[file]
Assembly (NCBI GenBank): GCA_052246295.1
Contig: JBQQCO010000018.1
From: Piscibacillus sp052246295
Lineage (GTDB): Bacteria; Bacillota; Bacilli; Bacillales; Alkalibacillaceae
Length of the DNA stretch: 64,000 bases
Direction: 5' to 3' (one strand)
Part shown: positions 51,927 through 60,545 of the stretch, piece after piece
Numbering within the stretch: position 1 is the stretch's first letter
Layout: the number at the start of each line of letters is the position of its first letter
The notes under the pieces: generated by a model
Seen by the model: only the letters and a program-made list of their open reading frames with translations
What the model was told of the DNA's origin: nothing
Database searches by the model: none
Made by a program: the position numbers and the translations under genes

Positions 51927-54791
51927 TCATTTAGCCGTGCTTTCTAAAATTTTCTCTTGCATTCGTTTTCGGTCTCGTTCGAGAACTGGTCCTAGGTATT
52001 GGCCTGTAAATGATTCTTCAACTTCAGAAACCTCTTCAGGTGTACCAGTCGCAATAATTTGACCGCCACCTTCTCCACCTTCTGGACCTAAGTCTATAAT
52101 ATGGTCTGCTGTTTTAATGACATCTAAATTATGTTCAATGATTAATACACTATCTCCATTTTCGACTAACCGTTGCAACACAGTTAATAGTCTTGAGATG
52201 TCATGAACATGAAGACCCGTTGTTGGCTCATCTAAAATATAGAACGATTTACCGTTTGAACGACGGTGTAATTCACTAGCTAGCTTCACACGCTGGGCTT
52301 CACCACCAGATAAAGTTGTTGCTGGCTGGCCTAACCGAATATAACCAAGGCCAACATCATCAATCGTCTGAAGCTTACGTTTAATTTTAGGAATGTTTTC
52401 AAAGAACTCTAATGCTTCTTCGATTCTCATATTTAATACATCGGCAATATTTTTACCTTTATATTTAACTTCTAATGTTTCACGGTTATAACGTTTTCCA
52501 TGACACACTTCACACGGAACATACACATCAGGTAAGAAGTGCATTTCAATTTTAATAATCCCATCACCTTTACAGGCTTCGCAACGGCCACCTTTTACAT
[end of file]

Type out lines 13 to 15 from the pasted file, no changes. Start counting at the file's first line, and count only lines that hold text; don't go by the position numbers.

Database searches by the model: none
Made by a program: the position numbers and the translations under genes

Positions 51927-54791